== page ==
Many of our cat friends love to roam outdoors, but we need a plan to keep them inside, for their own safety as well as that of local wildlife
The Greens are calling on the NSW Government to urgently prepare and fund an evidence-based statewide plan similar to the one we helped roll out in the ACT. The plan must include subsidised desexing and microchipping, an end to kitten farms, increased funding for pounds and shelters, and urgent rental reforms to ensure we have more cat-friendly homes.
Our plan – overview
- Delayed implementation of cat containment laws by at least 12 months after passing - this will ensure vital elements of the plan can be put in place first (including free/subsidised desexing, microchipping and registration and the rollout of a responsible cat ownership program), but with the certainty of a set implementation date to work towards
- Phased in compliance approach - a phased implementation of cat containment rules will assist in maximising cat welfare, allowing more effective responsible cat ownership education and reducing the disproportionate burden of the change on lower income households
- A cat containment scheme cannot be introduced in isolation – to avoid negative outcomes on cat welfare and/or a scheme which is ineffective in its goal of reducing risk to wildlife, rental law reform and an overhaul of our broken pound system is required
Different approach for 3 different groups of domestic cat populations based on evidence of what is most effective at genuinely reducing the risk to wildlife while maximising animal welfare outcomes in all three domestic cat groups. Wild cats (sometimes called “feral”) are considered separately.
- owned or pet cats (cared for by a specific person or people)
- semi-owned or community/colony cats (cared for by people but not residing at a particular property)
- unowned or stray cats (indirectly depending on humans but with no-one directly feeding them, including abandoned cats)
- 24-hour per day cat containment for newly-homed cats, with older cats required to be contained at least at night.
- Cat curfew rules for owned and semi-owned cats should be consistent across the State, with implementation and enforcement resourced by the State government. The State government must also be responsible for a state-wide education campaign. State-wide implementation rather than council-by-council implementation is important both to avoid further cost-shifting from State to local government and to ensure that cat owners and semi-owners are aware of their obligations without the confusion that would otherwise be caused by having different rules in different LGAs.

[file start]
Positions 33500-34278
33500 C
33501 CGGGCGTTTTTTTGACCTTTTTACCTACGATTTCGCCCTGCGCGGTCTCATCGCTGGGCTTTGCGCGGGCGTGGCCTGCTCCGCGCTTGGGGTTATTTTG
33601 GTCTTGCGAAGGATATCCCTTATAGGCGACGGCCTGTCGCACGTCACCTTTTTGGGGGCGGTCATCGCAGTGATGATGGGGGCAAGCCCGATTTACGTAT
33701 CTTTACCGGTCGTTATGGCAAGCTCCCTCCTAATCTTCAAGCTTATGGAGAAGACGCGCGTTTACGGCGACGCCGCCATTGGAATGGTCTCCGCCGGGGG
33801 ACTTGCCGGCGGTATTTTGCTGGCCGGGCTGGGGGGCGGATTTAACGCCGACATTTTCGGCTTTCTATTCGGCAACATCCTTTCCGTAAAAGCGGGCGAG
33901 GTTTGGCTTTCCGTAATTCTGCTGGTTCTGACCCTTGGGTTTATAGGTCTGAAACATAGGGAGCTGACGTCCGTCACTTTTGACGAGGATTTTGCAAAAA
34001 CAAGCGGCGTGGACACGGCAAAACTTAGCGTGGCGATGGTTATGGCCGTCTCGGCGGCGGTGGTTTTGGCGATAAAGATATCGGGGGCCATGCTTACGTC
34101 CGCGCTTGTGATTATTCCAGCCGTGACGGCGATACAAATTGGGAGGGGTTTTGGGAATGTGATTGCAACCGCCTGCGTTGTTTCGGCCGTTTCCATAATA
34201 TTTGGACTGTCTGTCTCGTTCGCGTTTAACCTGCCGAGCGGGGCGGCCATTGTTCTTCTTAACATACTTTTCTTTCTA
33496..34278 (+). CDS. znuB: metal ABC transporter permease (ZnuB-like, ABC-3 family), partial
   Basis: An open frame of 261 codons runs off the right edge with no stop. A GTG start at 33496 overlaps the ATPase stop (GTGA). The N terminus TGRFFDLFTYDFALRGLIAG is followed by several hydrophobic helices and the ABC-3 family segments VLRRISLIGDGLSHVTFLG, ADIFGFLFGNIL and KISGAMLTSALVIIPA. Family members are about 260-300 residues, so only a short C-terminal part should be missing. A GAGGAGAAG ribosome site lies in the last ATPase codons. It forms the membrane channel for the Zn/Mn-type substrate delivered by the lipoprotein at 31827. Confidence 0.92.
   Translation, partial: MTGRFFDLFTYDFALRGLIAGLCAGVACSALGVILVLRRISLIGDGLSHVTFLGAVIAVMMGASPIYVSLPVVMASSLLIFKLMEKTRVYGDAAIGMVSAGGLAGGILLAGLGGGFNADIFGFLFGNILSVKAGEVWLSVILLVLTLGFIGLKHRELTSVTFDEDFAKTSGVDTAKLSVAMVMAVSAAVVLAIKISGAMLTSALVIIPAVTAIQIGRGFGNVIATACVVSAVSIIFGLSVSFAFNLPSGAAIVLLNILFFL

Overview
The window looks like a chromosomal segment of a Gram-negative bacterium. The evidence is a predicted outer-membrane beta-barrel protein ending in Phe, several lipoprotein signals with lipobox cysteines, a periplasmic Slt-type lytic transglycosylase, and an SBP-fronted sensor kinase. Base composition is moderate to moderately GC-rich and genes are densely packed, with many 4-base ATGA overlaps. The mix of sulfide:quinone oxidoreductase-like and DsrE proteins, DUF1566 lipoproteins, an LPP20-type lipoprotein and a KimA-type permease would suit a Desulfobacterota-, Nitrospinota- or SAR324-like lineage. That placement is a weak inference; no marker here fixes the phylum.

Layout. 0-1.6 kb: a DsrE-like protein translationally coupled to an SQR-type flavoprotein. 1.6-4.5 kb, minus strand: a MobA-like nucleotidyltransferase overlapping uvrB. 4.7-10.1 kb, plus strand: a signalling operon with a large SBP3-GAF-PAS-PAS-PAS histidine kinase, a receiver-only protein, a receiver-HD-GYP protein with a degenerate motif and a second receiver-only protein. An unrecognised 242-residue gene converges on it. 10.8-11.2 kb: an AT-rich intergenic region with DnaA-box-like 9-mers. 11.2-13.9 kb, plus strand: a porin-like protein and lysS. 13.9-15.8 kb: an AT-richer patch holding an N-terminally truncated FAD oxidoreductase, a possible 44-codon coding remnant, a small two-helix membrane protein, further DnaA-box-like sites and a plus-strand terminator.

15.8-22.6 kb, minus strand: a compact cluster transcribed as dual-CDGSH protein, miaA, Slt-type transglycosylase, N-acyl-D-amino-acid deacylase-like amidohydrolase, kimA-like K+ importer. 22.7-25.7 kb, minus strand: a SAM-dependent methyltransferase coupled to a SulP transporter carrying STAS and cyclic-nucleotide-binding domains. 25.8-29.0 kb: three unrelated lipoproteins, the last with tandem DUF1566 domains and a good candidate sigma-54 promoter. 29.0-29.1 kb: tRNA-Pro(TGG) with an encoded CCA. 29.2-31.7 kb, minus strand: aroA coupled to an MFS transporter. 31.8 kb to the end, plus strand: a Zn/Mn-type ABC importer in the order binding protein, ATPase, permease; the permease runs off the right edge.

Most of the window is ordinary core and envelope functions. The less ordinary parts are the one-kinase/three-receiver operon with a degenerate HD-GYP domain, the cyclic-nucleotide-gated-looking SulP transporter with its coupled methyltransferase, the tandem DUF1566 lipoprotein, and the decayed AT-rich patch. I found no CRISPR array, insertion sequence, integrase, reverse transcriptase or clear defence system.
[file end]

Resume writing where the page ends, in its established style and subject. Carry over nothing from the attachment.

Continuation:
Our plan – pet cats
- Statewide education campaign to ensure responsible cat ownership, including the need to desex, microchip and register pet cats as well as to keep cats indoors, and information on how to best provide for cat welfare when cats are contained
- A large-scale and well-resourced program of subsidised desexing and microchipping
- Reforms to the regulations governing the Companion Animals Register to ensure that the register remains accurate and is fit for purpose
- A temporary amnesty on cat registration for those people who failed to desex and register their cats within required time periods, and at reduced or no cost for those unable to pay registration
- An end to kitten farms and irresponsible mass breeding of cats which currently discourages the adoption of the thousands of cats in pounds and shelters waiting for their forever homes. Those wanting to own more than 4 cats or to breed for commercial gain will be required to apply for a licence
- Reform to our rental laws to enable many more people to house cats safely in their homes and reduce rates of cat surrender
- Funding for specialist animal shelters to temporarily house the companion animals of those fleeing domestic and family violence
- Updates to our outdated laws and codes of practice relating to companion animals
- Significant funding and reforms to animal welfare codes of practice to ensure that pounds and shelters across our State are working towards a policy of zero-kill; fees for collection from pounds not to act as a deterrent to collection
- Newly-homed cats to be contained indoors, on a lead or in an outside enclosure 24 hours a day. Cats already within homes will be subject to a nighttime curfew
- Cat containment enforcement to be through progressive penalties (both in terms of warnings followed by increasing penalties for subsequent breaches, but also in terms of reduced fees for those long low incomes) with delayed implementation of fines until 24 months after passage of the new laws
Our plan – semi-owned cats